The Cemetery

Hagen 1960

Hagen/Westfalen 1960 (Image: Hans Wehner)

They put on their coats and left the house. It was a cold winter morning, just above freezing, but there was no frost or snow on the pavement. The family walked through the quiet Sunday morning streets of the city: The girl, her mother, her father and her little brother. The mood was sombre, but she wasn’t surprised by this as she knew where they were going, as they had done many times before.

They arrived at the wrought iron gates of the municipal cemetery and walked past many graves with old and new gravestones. The girl looked at the writing on the headstones, but she had only just started reading and writing in school and couldn’t decipher most of what was written. She also noticed some graves that were covered in lots of flowers and wreaths.

“They are the new graves”, her mother told her. “Someone died and was buried here yesterday or the day before.”

Soon after, they arrived at their destination, a small grave among other small graves. As always, her mother and father went very quiet and tears started rolling down her mother’s face. She took the girl’s hand and squeezed it before asking her and her brother to fold their hands and pray for their older brother whose grave they had come to visit.

Her mother had told the girl that her older brother had died when he was only a few weeks old. Choked up by tears, she had once shown her some pictures of her baby brother in his crib. The girl always felt very sad when they came to the cemetery as she pictured her little brother lying motionless in his grave.

Then the girl’s mother removed some weeds from the grave and fetched some water from the freestanding tap with one of the old zinc watering cans belonging to the cemetery. After watering the flowers on her sibling’s grave, they quietly said some more prayers before returning home.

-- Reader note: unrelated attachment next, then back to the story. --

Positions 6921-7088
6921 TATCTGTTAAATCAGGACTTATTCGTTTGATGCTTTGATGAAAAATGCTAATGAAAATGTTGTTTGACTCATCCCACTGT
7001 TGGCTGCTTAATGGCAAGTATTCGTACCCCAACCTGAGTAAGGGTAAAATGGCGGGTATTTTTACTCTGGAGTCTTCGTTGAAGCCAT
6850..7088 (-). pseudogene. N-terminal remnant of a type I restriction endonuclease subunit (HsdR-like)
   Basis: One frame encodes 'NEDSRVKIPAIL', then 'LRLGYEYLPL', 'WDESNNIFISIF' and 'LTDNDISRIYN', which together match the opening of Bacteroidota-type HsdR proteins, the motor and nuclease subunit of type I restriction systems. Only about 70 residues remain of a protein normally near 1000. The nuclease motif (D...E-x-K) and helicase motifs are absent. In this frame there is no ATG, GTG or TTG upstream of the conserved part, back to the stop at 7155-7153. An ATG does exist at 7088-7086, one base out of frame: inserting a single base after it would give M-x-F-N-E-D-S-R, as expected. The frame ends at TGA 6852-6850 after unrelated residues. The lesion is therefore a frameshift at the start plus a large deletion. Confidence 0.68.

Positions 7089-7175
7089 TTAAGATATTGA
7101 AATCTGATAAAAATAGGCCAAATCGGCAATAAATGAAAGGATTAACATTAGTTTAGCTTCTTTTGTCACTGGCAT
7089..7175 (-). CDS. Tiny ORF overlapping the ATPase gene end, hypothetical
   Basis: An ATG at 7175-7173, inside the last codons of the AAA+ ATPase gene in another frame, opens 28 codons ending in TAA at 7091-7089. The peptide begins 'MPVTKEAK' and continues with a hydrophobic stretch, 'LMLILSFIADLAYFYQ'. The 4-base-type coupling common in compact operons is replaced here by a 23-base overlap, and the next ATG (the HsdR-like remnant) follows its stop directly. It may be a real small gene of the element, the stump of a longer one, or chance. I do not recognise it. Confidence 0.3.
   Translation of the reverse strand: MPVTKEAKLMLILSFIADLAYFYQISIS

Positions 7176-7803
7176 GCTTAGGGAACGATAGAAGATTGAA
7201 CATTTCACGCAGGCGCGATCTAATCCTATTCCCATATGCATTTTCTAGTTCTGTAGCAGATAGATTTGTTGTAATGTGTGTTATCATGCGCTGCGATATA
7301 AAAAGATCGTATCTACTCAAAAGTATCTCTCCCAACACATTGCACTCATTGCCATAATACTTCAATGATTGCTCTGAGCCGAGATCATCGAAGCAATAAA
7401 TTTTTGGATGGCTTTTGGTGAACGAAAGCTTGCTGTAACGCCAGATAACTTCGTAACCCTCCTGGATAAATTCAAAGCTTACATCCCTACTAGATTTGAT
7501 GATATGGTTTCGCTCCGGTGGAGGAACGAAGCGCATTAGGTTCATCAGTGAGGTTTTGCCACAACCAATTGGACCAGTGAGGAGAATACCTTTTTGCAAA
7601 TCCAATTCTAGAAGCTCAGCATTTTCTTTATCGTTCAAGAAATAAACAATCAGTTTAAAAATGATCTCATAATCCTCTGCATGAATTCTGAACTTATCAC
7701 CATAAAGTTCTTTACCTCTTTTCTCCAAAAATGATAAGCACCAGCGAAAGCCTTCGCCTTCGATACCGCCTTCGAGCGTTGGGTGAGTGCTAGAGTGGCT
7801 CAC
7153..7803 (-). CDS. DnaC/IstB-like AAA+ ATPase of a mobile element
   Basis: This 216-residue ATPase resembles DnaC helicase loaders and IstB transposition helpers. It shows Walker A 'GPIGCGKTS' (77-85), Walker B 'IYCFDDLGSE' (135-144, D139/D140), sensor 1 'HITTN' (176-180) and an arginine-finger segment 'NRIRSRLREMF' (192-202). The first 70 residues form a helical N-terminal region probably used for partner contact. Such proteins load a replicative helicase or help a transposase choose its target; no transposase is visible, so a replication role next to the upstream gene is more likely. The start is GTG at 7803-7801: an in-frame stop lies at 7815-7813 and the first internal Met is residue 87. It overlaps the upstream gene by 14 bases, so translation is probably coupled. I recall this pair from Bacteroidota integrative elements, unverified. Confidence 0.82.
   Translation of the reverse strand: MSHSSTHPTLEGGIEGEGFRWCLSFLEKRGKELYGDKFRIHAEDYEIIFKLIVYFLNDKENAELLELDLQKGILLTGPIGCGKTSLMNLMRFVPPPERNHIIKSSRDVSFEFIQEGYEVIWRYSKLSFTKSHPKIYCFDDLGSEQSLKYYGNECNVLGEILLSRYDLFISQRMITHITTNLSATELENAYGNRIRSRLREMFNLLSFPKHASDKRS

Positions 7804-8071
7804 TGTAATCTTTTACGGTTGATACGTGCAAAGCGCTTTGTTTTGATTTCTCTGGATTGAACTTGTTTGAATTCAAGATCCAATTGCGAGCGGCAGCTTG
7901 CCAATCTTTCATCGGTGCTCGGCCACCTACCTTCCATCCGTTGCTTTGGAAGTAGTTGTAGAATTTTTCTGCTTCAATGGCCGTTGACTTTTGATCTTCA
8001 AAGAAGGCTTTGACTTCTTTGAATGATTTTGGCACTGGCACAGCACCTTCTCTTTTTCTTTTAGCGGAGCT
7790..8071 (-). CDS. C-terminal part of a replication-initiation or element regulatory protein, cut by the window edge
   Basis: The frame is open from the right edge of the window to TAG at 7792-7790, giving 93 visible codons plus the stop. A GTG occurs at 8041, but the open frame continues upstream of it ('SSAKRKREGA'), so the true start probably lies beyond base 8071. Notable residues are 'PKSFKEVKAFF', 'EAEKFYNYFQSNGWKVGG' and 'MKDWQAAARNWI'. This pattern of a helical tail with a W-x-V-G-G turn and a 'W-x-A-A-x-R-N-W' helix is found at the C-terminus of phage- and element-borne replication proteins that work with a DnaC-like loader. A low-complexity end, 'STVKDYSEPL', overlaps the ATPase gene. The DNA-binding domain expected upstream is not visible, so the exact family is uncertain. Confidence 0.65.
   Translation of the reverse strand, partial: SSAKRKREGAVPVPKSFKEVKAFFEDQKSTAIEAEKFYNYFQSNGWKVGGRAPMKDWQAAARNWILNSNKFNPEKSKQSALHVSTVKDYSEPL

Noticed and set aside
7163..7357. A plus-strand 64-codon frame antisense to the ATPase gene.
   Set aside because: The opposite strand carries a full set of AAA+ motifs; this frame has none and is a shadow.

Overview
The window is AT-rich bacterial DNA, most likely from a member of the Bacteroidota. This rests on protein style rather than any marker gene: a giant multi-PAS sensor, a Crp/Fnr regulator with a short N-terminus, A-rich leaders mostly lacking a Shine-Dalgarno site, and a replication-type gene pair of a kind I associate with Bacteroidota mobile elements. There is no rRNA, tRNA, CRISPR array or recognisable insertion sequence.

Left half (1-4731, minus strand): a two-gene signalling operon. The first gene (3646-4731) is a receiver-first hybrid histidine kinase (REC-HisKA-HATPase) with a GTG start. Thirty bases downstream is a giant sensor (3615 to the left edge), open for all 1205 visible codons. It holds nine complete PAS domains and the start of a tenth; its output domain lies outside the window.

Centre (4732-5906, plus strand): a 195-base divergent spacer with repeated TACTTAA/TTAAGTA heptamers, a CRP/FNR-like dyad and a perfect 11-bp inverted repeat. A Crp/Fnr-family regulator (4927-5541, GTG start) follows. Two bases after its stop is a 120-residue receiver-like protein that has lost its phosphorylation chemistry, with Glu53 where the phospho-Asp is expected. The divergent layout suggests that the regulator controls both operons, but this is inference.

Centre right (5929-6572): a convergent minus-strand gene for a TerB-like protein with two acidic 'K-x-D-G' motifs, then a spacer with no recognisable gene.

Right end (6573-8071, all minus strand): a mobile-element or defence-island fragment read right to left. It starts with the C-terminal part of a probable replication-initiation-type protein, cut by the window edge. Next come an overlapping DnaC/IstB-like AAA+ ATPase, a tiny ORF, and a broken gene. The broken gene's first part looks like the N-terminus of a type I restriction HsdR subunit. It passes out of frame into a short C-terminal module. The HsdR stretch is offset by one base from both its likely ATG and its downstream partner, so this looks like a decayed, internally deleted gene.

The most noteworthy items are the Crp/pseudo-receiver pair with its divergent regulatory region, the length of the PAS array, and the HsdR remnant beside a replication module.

Friedhof bwThe blank Canvas

The girl enjoyed school. She was about to turn seven and was in her first year in primary school. As opposed to her kindergarten, the school she attended was non-denominational which meant that the school was attended by Protestant as well as Catholic children in the early 1960s.

Her teacher, Fräulein Thiemann, was a Catholic and would occasionally talk about religious matters in class. One morning, she told the children that she wanted them to paint a picture. The girl got excited, drawing and painting were some of her favourite activities and she spent many a rainy afternoon painting pictures for her mother with watercolours, crayons and coloured pencils.

The teacher then turned to the class and asked them to do a drawing of a cemetery. The girl stiffened – a cemetery? But why paint a picture of a cemetery? She sat and stared at her drawing pad without putting pen to paper. The girl knew that she was supposed to follow her teacher’s instructions, but she just couldn’t bring herself to draw a picture of a graveyard.

Fräulein Thiemann did the rounds and looked at the children’s progress. When she stopped at the girl’s desk and saw the empty canvas, the asked:

“And why aren’t you drawing a picture of a cemetery?”

The girl blushed as the whole class looked up from their drawings and stared at her.

“I don’t want to paint a picture of a cemetery”.

“And why not?” her teacher asked her.

“Because it makes me sad”, the girl said and refused to do as she was told.

The next day, the girl’s parents received a letter asking them to come to the school and speak to the teacher. When they did, Fräulein Thiemann told her parents what had happened and inquired if they were atheists. Her parents explained about the regular family visits to the cemetery and the matter wasn’t mentioned again.

But her teacher treated the girl differently from that day onwards – realising perhaps that she was dealing with a child who had a – possibly rebellious – mind of her own.

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About Angela S. Burke

Bi-lingual Editor, Writer, Translator for English and German. Have lived in the UK and Ireland since 1985 but am originally from Germany.
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